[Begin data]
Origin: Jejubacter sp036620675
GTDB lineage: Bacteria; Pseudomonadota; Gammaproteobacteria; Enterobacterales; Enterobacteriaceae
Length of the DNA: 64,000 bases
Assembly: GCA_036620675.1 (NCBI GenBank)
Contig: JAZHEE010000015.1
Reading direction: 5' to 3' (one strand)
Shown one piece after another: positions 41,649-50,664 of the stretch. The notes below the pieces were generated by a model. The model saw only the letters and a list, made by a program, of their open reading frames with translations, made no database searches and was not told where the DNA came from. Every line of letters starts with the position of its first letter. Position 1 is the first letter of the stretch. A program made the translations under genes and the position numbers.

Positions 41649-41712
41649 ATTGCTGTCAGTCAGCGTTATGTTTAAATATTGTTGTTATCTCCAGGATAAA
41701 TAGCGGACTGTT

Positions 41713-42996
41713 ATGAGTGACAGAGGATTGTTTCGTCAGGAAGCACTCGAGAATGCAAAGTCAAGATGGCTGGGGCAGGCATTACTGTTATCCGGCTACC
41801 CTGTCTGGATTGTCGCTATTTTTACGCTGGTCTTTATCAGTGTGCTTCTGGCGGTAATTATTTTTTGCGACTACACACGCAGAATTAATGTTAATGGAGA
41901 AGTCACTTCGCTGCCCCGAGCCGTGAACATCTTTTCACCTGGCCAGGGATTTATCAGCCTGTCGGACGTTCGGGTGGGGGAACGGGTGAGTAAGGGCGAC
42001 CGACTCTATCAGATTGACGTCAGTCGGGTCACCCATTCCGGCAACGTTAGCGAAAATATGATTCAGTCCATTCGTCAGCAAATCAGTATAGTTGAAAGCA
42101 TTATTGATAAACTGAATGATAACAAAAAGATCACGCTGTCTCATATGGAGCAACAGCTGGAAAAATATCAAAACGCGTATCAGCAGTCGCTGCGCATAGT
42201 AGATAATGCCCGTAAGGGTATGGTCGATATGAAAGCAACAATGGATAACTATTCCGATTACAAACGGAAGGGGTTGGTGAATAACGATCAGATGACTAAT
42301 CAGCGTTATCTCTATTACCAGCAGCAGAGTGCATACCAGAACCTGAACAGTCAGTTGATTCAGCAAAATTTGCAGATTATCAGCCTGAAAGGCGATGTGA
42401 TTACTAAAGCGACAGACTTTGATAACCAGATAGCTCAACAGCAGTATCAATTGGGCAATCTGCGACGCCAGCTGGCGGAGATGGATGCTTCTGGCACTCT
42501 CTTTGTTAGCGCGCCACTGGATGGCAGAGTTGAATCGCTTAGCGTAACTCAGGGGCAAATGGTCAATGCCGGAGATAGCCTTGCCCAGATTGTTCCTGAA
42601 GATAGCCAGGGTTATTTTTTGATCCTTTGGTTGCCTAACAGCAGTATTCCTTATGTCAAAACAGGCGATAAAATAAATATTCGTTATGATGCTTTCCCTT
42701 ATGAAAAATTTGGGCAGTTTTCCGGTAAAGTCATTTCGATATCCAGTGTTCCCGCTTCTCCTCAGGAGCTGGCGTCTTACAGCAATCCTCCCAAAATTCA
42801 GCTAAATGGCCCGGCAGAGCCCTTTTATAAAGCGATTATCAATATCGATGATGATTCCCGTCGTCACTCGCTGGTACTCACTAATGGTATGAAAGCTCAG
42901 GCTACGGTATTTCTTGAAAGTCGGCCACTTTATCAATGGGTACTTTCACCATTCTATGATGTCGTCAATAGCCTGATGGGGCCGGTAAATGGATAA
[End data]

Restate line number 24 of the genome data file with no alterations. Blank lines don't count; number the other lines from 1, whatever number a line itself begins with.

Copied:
42901 GCTACGGTATTTCTTGAAAGTCGGCCACTTTATCAATGGGTACTTTCACCATTCTATGATGTCGTCAATAGCCTGATGGGGCCGGTAAATGGATAA